© 2019

Advanced Lectures on General Relativity


Part of the Lecture Notes in Physics book series (LNP, volume 952)

Table of contents

  1. Front Matter
    Pages i-x
  2. Geoffrey Compère
    Pages 1-33
  3. Geoffrey Compère
    Pages 35-79
  4. Geoffrey Compère
    Pages 81-102
  5. Geoffrey Compère
    Pages 103-140

About this book


These lecture notes are intended for starting PhD students in theoretical physics who have a working knowledge of General Relativity. The four topics covered are:
  1. Surface charges as conserved quantities in theories of gravity;
  2. Classical and holographic features of three-dimensional Einstein gravity;
  3. Asymptotically flat spacetimes in four dimensions: BMS group and memory effects;
  4. The Kerr black hole: properties at extremality and quasi-normal mode ringing.
Each topic starts with historical foundations and points to a few modern research directions.


Surface charges and conservation Three-dimensional gravity BMS asymptotic symmetry group Rotating Black Holes and Spectroscopy Holography Memory effects in asymptotic spacetime structures Quasi-normal modes

Authors and affiliations

  1. 1.Physique théorique mathématiqueUniversité Libre de BruxellesBrusselsBelgium

About the authors

Geoffrey Compère is a FNRS Research Associate at the Université Libre de Bruxelles, Belgium. His research, as a theoretical physicist, focuses on surface charges in gravitation, the physics of black holes close to extremality, supergravity and infinite-dimensional symmetries, topics on which he has authored over 50 papers. He developed the package SurfaceCharges for Mathematica which allows to compute surface charges in gravitation coupled to matter. He is the recipient of an ERC Starting Grant addressing the holographic properties of black holes. As a member of the LISA consortium and of the Belgian Gravitational Wave Center, he is currently developing waveform models to confront General Relativity with upcoming high-precision gravitational wave observations.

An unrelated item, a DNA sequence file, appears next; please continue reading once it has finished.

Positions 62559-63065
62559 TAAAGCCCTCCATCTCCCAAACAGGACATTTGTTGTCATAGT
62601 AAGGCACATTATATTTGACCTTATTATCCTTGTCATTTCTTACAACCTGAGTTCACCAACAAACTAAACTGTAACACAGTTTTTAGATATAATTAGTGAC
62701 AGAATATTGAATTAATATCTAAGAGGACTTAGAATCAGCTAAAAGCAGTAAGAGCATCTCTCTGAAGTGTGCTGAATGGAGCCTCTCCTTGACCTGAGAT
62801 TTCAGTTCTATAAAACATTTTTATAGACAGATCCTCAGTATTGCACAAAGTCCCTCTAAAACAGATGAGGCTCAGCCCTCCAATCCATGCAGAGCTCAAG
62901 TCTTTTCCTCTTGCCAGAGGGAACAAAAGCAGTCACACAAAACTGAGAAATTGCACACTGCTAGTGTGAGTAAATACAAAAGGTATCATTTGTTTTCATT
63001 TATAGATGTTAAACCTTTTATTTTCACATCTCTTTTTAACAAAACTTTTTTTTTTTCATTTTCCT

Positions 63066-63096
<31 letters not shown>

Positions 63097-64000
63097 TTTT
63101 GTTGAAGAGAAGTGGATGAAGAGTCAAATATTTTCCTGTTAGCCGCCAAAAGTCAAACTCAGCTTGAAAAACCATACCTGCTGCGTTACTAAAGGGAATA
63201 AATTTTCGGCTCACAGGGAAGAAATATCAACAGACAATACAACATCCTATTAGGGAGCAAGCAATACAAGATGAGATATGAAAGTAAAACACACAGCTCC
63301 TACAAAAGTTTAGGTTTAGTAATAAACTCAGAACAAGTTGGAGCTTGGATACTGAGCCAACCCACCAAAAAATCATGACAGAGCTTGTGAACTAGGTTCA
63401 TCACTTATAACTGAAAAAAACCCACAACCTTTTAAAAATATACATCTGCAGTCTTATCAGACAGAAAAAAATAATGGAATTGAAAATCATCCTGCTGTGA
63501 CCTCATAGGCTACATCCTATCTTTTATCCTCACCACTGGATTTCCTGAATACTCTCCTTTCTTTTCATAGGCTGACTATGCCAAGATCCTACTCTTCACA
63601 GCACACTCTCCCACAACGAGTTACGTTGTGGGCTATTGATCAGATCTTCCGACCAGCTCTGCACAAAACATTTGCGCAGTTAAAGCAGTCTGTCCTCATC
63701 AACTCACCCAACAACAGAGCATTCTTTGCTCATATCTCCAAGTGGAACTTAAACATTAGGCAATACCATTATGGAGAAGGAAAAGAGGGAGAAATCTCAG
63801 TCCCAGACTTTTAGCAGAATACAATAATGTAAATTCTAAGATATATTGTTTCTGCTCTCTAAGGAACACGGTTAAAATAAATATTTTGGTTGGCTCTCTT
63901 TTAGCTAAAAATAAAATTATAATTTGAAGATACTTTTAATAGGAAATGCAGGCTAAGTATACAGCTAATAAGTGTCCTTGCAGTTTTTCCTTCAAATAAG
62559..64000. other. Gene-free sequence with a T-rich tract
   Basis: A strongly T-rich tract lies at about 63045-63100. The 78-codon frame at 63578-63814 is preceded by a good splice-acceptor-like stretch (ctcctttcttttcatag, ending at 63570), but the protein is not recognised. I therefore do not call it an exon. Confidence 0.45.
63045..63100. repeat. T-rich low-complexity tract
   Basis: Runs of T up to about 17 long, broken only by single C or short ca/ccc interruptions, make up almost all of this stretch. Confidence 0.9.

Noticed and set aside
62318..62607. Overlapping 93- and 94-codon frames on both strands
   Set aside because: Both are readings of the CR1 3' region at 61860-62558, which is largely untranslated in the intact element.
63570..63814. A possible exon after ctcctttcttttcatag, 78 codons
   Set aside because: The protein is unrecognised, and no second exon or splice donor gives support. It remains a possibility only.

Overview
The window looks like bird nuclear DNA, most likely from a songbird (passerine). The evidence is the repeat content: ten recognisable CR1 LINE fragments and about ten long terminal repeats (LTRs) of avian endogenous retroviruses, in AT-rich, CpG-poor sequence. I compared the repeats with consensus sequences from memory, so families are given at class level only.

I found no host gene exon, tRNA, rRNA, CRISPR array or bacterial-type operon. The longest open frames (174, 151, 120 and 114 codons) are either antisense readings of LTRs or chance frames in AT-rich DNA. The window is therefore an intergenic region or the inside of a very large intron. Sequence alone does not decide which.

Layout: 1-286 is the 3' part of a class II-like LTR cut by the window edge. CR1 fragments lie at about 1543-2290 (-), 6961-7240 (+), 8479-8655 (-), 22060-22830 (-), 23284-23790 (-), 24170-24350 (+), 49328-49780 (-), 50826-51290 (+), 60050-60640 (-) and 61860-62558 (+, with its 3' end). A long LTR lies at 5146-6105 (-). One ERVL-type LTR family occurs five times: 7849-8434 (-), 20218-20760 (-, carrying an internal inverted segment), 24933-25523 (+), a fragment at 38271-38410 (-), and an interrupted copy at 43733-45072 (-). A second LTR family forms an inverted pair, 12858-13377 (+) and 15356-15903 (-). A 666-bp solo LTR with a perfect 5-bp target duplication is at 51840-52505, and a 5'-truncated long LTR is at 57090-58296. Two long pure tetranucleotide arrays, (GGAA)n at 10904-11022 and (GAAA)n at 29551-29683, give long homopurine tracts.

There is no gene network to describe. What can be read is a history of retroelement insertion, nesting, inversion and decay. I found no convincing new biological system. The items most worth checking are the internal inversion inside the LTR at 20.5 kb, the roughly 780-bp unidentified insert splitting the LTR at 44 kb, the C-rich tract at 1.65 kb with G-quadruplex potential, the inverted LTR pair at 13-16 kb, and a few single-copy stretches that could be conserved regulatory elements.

Bibliographic information


“In accordance with the author’s aim to target young PhD students in physics or postdocs, these lecture notes have definitely been written in the language and style of physicists.” (Gabor Etesi, zbMath 1419.83003, 2019)